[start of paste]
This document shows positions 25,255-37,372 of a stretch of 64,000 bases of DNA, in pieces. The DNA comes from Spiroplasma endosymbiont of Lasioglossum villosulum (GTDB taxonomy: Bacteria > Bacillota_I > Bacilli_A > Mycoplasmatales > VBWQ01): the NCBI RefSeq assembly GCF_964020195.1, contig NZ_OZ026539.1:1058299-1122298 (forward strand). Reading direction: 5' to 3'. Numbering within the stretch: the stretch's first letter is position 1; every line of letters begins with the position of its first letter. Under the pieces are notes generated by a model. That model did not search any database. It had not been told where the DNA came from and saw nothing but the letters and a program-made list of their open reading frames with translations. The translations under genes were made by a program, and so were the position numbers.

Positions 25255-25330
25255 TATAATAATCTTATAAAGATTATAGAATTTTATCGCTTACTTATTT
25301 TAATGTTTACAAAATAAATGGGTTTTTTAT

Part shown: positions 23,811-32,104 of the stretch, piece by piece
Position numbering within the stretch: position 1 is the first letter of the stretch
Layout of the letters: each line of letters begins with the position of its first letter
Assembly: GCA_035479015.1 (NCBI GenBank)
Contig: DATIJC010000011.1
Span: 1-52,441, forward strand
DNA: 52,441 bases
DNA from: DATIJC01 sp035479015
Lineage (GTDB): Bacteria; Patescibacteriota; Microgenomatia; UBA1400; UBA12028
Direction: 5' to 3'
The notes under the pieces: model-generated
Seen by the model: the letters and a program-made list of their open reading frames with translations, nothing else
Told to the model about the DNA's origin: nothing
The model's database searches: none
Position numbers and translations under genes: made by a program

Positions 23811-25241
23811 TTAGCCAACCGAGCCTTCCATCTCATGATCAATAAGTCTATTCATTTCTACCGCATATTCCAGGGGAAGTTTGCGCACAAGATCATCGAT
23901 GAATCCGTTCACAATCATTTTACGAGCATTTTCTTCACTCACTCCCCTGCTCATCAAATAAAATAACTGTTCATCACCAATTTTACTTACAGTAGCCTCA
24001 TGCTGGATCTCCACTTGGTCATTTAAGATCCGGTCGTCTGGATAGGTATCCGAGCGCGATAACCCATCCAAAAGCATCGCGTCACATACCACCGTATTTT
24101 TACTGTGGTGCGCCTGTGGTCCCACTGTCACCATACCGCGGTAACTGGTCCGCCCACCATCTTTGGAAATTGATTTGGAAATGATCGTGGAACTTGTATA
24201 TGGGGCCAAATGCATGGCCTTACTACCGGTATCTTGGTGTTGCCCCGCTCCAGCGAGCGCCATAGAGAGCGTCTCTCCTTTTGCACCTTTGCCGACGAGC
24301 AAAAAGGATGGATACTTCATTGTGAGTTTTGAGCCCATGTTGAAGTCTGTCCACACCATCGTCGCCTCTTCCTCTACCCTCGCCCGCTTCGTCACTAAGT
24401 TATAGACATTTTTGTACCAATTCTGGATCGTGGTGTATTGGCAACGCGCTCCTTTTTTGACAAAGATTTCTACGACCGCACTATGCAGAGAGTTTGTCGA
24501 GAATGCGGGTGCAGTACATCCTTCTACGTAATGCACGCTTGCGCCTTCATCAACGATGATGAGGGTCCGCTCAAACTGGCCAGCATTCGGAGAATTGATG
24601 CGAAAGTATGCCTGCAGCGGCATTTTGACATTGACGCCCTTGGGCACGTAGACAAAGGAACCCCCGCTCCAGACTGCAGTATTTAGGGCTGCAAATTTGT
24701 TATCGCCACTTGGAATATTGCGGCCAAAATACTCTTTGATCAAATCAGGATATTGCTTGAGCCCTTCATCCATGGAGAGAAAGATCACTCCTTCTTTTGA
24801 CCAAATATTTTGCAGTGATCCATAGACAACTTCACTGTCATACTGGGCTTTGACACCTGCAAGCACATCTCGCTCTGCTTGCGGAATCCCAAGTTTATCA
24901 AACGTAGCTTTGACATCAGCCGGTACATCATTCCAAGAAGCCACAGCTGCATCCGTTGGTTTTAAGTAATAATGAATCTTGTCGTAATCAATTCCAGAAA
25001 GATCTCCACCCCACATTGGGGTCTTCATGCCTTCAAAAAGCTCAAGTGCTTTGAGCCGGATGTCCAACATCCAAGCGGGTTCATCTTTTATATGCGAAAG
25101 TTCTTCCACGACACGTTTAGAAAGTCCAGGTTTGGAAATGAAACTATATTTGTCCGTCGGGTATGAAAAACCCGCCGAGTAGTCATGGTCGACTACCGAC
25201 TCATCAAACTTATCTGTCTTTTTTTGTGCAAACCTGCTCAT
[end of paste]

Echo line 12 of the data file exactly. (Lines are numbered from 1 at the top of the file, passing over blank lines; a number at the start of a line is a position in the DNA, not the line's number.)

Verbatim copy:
DNA from: DATIJC01 sp035479015